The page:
Hong Kong’s stock exchange operator said that it would establish a Trading Support Facility (TSF) for this purpose by the second half.
Under the HKEx’s scheme, TSF-participating banks provide a pool of renminbi, which investors can access in return for Hong Kong dollars. They have to use this renminbi to invest into renminbi-denominated stocks in Hong Kong. The HKEx has so far declined to comment on what size the pool would need to be.
Crucially, if an investor pulls out of an investment they receive the equivalent value in Hong Kong dollars at the given TSF exchange rate.
The hope is that investors can access the currency via other avenues, meaning that the TSF should barely be used. But the HKEx is still working overtime to convince banks to provide liquidity into the TSF, and to persuade would-be corporate issuers that there will be enough investor liquidity to make renminbi equity funding viable.
It’s far from certain that there will be enough investor support for renminbi shares, because they lack some of the key appeal of bonds denominated in the same currency.
Renminbi-denominated bonds have a set shelf life and value, which means that they will benefit from the rising value of China’s currency, but the values and dividends of renminbi shares would vary a great deal and have no maturity date.
In other words they lack the renminbi bond market’s selling point of currency appreciation, a key factor in attracting investor demand.
Buy now, pay more later
Even assuming investors are willing to take part in renminbi IPOs for their own sake, the market faces another issue: foreign-exchange conversion risk.
Investors buying renminbi now will have to pay more due to its relative scarcity. However assuming more renminbi comes into Hong Kong, it should become cheaper to purchase the currency from the TSF. Therefore if an investor was to purchase a renminbi stock under the TSF programme and sell it later, they would very likely receive a worse rate in Hong Kong dollars.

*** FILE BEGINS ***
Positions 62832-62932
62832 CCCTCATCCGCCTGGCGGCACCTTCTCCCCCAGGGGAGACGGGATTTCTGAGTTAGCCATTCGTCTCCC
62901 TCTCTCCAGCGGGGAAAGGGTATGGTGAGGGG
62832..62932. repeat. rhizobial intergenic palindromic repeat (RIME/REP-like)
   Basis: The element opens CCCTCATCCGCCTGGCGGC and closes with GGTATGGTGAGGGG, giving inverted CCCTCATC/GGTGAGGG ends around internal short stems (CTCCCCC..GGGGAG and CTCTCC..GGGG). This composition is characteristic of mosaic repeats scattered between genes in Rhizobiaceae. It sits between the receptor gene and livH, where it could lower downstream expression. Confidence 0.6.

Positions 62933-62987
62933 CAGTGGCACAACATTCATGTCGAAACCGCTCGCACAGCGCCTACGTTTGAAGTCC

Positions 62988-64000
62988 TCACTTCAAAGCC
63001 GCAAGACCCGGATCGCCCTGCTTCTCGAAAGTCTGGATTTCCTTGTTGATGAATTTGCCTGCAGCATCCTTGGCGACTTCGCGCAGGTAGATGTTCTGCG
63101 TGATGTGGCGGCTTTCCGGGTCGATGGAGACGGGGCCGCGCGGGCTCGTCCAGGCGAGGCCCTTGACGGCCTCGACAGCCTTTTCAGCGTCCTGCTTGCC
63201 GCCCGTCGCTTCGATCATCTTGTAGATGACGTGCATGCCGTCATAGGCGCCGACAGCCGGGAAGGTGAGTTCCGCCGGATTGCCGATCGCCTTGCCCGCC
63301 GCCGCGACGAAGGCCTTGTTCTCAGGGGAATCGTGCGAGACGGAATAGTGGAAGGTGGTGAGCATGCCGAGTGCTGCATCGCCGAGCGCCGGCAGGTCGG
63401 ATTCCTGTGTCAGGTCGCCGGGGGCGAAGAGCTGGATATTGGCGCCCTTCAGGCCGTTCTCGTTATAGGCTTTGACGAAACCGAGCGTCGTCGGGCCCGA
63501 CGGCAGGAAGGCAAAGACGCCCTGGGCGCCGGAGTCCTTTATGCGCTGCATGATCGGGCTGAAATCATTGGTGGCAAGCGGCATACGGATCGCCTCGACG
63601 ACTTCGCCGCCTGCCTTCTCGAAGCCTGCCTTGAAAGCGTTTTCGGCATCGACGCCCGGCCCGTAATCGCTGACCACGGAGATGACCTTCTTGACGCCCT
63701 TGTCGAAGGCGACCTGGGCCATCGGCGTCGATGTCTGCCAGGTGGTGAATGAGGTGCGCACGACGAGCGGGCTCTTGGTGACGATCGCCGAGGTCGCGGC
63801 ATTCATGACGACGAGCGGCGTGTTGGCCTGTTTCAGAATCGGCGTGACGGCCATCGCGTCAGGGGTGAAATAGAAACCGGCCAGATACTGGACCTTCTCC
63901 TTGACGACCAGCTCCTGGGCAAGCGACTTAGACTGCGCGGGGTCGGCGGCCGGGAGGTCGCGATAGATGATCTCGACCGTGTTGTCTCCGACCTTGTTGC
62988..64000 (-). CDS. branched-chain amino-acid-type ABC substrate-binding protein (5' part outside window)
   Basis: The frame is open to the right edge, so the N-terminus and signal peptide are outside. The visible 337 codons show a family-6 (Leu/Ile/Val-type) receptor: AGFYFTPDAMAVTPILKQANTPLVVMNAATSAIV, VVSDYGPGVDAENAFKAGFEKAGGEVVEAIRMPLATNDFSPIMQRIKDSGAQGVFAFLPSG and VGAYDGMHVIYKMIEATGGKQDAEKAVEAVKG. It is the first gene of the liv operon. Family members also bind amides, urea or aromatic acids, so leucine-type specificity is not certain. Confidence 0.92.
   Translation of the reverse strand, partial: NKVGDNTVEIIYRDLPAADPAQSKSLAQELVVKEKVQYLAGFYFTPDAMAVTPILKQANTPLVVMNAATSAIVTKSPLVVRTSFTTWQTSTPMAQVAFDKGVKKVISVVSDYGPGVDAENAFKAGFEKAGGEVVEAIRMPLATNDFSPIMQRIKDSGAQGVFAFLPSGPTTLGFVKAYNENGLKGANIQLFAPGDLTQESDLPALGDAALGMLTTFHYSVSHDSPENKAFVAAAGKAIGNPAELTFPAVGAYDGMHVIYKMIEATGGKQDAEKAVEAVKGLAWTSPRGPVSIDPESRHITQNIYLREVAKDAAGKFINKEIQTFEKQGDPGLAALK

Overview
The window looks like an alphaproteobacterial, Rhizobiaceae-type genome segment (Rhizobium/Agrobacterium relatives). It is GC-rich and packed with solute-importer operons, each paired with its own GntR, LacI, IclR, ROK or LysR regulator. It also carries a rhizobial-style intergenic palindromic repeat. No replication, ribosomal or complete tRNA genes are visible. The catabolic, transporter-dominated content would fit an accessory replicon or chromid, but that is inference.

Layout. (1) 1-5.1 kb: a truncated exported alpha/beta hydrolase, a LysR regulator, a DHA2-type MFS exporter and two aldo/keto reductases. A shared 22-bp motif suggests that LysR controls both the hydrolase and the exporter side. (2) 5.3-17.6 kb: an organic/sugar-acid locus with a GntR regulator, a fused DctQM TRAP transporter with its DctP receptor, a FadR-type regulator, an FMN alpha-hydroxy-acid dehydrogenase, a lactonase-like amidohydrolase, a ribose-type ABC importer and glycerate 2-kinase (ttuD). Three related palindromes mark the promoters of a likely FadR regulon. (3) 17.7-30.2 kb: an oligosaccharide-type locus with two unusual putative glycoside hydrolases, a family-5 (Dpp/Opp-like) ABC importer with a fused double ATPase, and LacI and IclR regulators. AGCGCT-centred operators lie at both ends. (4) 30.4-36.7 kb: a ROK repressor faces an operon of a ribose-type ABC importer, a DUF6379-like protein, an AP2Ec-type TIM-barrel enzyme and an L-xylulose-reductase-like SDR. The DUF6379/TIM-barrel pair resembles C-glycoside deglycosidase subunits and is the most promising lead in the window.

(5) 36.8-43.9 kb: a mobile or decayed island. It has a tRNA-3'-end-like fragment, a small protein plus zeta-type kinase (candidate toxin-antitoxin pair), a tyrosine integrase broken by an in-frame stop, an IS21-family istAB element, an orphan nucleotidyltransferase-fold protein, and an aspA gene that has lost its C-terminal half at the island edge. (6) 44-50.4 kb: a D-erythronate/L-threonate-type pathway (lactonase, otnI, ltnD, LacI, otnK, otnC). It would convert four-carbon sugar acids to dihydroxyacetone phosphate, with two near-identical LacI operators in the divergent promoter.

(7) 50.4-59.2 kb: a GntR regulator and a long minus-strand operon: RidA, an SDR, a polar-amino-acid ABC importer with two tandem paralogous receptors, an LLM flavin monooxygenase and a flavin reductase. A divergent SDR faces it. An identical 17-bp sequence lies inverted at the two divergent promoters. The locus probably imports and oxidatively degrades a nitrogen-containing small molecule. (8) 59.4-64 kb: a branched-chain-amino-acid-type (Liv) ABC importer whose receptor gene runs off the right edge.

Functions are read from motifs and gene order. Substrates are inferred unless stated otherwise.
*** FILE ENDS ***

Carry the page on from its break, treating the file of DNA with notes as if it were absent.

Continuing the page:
The market limitations will raise questions in the mind of any company looking to conduct an IPO in renminbi in Hong Kong – particularly when the Hong Kong dollar equity market is already highly efficient.
The biggest issue for the banks is buying into the value of the TSF itself. They may be reluctant to hand over their renminbi when they can use it more effectively themselves.
This is where the banks would need to take a strategic view rather than just a purely commercial one. One possible perk of their participation is that they would get to set the FX conversion rate – although prospective investors would be put off by a rate that is too costly. The HKEx will need assurances that this will not occur.
As Asiamoney went to press, Bryan Chan, head of the HKEx renminbi products task force, said it was close to securing the signature of one major bank into the TSF. Clearly the HKEx needs many more, and soon, if the deadline is to be hit.
The indication from the street is that banks will get involved but they are themselves finding that their institutional investors are anxious about liquidity.
Opening the tap